The preceding discussion has focused on groups who actively represent their networks either in public databases or through reports that satisfy the necessities of public accountability. However one of the prominent features of IT industry sales in the last 3 years has been WLAN systems or WiFi. You couldn’t read a company report without being pointed to the meteoric rise of WiFi sales in an otherwise flat market, and 2003 was the best year yet.
While we have been unable to find accurate figures for sales of WLAN equipment in London or even the UK or Europe, we can point to the fact that a huge amount of WLAN equipment has been sold in the last year, with the following circumstantial evidence.
Worldwide 2003 WiFi sales $7 billion
Hardware $5 billion
Services $2 billion
“The home WiFi– hardware market will achieve staggering growth in 2003, with 22.7 million NIC and AP units expected to roll out in 2003, a 214% increase from 2002’s 7.2 million unit shipments. Revenues are expected to reach $1.7 billion, an increase of 140% from 2002 total revenues of $700 million.” _
Intel alone received $1,8 billion in revenue from its wireless and mobile computing sector, and with 24% of its total revenue from Europe. This points to healthy wireless sales. _
“European sales of Wi-Fi interface cards for PCs are expected to soar 66%, to 4.6 million units” _
“The most notable geographic movement in 2003 was Europe’s growth, as it moved from 9% of total Wi-Fi home shipments in 2002, to 15%. Much of this growth in Wi-Fi is tied to Europe’s dramatic increase in home broadband subscribers in late 2002 and throughout 2003.” _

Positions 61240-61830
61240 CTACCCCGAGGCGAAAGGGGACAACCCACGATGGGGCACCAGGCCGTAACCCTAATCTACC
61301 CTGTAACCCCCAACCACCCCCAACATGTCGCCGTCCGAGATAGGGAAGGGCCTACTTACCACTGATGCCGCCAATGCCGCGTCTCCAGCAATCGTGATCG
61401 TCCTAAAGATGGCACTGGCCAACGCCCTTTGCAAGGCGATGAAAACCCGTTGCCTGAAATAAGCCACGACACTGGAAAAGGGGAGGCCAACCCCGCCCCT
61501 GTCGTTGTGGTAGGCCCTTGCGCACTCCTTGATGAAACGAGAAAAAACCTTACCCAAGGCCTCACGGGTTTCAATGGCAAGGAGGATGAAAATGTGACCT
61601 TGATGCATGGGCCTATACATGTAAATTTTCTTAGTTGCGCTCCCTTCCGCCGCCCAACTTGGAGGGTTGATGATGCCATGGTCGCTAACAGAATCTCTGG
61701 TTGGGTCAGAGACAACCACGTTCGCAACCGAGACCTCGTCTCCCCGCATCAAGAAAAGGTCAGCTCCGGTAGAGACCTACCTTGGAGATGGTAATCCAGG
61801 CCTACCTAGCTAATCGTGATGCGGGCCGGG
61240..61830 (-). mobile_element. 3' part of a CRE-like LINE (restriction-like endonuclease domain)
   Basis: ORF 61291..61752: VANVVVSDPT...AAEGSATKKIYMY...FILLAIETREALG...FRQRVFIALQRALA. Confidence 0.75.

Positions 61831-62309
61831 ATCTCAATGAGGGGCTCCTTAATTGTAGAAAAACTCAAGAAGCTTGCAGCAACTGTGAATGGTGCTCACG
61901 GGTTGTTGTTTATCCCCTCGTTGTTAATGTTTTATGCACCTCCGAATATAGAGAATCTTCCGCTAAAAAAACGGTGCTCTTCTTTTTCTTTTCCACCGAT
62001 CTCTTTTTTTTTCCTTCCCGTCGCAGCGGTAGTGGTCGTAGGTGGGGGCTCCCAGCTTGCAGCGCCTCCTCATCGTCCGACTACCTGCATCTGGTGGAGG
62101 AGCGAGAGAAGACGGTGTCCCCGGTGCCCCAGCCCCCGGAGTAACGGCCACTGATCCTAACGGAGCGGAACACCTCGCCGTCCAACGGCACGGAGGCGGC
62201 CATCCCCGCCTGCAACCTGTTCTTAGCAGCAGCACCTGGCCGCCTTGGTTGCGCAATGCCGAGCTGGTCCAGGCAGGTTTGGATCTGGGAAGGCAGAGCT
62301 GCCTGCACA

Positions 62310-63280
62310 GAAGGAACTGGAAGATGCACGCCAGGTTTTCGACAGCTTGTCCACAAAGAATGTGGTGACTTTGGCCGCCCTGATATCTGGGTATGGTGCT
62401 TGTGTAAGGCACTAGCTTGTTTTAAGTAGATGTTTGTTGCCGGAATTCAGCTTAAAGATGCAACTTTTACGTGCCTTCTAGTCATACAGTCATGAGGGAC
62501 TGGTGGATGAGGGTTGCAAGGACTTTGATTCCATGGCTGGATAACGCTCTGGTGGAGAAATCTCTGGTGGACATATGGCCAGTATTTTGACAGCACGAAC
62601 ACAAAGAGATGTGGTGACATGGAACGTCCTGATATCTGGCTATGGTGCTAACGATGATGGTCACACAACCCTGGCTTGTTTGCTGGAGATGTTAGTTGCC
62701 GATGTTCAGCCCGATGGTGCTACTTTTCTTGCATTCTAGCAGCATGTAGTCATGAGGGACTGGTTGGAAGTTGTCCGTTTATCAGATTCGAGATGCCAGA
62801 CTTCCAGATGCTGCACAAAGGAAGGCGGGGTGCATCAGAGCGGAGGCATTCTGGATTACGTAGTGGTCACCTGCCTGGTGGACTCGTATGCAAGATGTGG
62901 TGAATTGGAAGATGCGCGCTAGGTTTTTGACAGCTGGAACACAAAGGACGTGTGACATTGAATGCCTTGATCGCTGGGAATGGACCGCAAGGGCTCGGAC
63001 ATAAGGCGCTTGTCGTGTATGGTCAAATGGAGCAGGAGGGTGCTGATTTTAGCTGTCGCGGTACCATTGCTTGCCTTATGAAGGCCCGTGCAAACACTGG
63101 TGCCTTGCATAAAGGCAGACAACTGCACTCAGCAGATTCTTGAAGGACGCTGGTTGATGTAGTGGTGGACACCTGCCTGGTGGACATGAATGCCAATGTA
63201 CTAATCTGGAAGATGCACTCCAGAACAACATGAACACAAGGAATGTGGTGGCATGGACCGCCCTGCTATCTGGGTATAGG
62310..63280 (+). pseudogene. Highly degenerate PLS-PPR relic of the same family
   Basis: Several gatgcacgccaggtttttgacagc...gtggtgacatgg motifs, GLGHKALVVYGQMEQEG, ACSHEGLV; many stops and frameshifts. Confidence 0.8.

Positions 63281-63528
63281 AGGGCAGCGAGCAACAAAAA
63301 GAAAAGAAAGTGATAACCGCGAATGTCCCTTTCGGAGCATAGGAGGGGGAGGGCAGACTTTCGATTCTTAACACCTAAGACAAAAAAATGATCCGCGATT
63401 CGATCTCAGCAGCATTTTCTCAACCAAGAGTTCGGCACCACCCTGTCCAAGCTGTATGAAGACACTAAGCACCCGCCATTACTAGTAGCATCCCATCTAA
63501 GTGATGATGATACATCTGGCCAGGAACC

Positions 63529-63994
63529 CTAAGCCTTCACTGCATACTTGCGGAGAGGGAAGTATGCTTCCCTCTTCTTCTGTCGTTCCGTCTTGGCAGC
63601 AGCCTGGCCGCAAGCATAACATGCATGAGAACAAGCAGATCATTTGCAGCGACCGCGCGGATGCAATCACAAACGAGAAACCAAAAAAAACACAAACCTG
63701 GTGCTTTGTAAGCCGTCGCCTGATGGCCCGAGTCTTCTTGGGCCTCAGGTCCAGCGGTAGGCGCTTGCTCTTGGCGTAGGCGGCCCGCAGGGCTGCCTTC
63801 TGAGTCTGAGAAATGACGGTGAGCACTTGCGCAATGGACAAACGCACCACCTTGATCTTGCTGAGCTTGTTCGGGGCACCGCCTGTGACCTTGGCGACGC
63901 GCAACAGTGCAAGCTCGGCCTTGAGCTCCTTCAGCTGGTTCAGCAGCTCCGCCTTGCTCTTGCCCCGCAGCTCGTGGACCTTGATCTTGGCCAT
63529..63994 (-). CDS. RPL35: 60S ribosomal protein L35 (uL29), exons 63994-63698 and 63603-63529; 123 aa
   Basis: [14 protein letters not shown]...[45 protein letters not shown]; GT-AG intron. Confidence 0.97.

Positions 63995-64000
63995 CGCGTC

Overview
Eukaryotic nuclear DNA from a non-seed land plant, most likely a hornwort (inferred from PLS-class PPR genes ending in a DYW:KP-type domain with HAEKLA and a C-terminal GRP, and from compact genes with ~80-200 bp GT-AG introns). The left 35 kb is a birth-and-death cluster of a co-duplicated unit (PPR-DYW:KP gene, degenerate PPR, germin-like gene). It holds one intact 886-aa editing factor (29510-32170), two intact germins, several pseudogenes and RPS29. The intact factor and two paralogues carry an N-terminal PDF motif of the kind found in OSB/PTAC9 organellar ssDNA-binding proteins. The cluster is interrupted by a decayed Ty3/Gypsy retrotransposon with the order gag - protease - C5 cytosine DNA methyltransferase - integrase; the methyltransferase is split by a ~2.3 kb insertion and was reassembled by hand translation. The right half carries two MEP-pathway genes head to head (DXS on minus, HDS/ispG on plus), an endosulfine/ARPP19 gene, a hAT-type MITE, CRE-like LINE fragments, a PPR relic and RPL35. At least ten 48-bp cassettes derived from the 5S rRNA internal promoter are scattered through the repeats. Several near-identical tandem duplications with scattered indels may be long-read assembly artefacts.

In 2003 Intel also launched a $350 million marketing campaign for their Centrino chip set which is now bundled as standard with many laptops. They appear to have done well from the campaign in terms of sales:
“Wi-Fi is in danger of being over-hyped, and to some degree we may be guilty of that by spending hundreds of millions of dollars on our Centrino advertising campaign,” Intel President – Paul Otellini _
Whatever the exact figures, the uptake of WLAN technology has been impressive, but with only 829 publicly displayed nodes from both commercial and freenetwork providers, and the few emerging in public sector pilots, where is it all being installed?
Air Stumbling London
.. image:: img/air-stumble.png
:alt: London air stumble results
In order to get a picture of how much installed wireless equipment actually exists in London, we needed a way of direct measurement. Luckily, wireless networks are like light bulbs and broadcast signal into the space around them, not just in areas of intended use but also in other directions. Depending on the antenna used these signals can be visible up to 40 km away in line of sight. Signal spills out of windows into streets, into other buildings, and up into the air.
This means that there is a wireless network cloud across the city, and using a standard laptop WLAN card and GPS it is possible to ‘see’ the networks in your vicinity, and if they are open, you can connect and get access to the network. This practice normally termed ‘war driving’ has been popular since wireless networks started appearing, and in the last years has been the bugbear of a recurring media story that highlights the inherent insecurity of wireless networks.
Contrary to popular belief, looking for the existence of wireless networks is probably legal, no more problematic than looking at doorways or signposts. Accessing networks that are intentionally secured is probably not legal, though accessing networks that offer a connection is a grey area as there is no way of telling whether a network is or is not intentionally open. (NB. This is the author’s opinion. If you need a legal opinion please consult a lawyer.)
While 802.11b has a built in security mechanism WEP, it doesn’t work well and is easily circumvented. Additionally, a large number of networks are installed without any security enabled at all, either intentionally or not.